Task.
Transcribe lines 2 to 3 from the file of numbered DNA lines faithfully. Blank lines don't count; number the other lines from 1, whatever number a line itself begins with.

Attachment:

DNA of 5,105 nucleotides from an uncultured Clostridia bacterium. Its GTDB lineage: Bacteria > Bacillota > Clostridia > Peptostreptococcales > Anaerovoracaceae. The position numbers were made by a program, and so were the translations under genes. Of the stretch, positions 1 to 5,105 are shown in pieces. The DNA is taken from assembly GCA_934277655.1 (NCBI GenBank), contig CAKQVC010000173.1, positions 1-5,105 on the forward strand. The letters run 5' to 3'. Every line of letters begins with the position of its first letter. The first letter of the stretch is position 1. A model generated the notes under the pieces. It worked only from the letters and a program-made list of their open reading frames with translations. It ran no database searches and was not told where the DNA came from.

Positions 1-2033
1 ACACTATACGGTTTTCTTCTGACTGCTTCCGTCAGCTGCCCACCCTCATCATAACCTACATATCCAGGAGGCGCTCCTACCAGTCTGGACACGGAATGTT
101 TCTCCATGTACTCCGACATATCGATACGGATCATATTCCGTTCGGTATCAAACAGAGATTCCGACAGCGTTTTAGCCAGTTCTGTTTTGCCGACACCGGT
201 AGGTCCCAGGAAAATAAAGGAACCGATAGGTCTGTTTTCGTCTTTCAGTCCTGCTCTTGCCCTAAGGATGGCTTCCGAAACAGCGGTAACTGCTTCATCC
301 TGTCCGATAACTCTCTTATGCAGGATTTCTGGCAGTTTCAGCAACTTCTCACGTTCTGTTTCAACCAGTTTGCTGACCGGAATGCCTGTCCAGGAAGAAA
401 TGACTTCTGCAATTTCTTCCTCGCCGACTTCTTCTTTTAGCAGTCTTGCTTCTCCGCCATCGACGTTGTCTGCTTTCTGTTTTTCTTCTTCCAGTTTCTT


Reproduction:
Positions 1-2033
1 ACACTATACGGTTTTCTTCTGACTGCTTCCGTCAGCTGCCCACCCTCATCATAACCTACATATCCAGGAGGCGCTCCTACCAGTCTGGACACGGAATGTT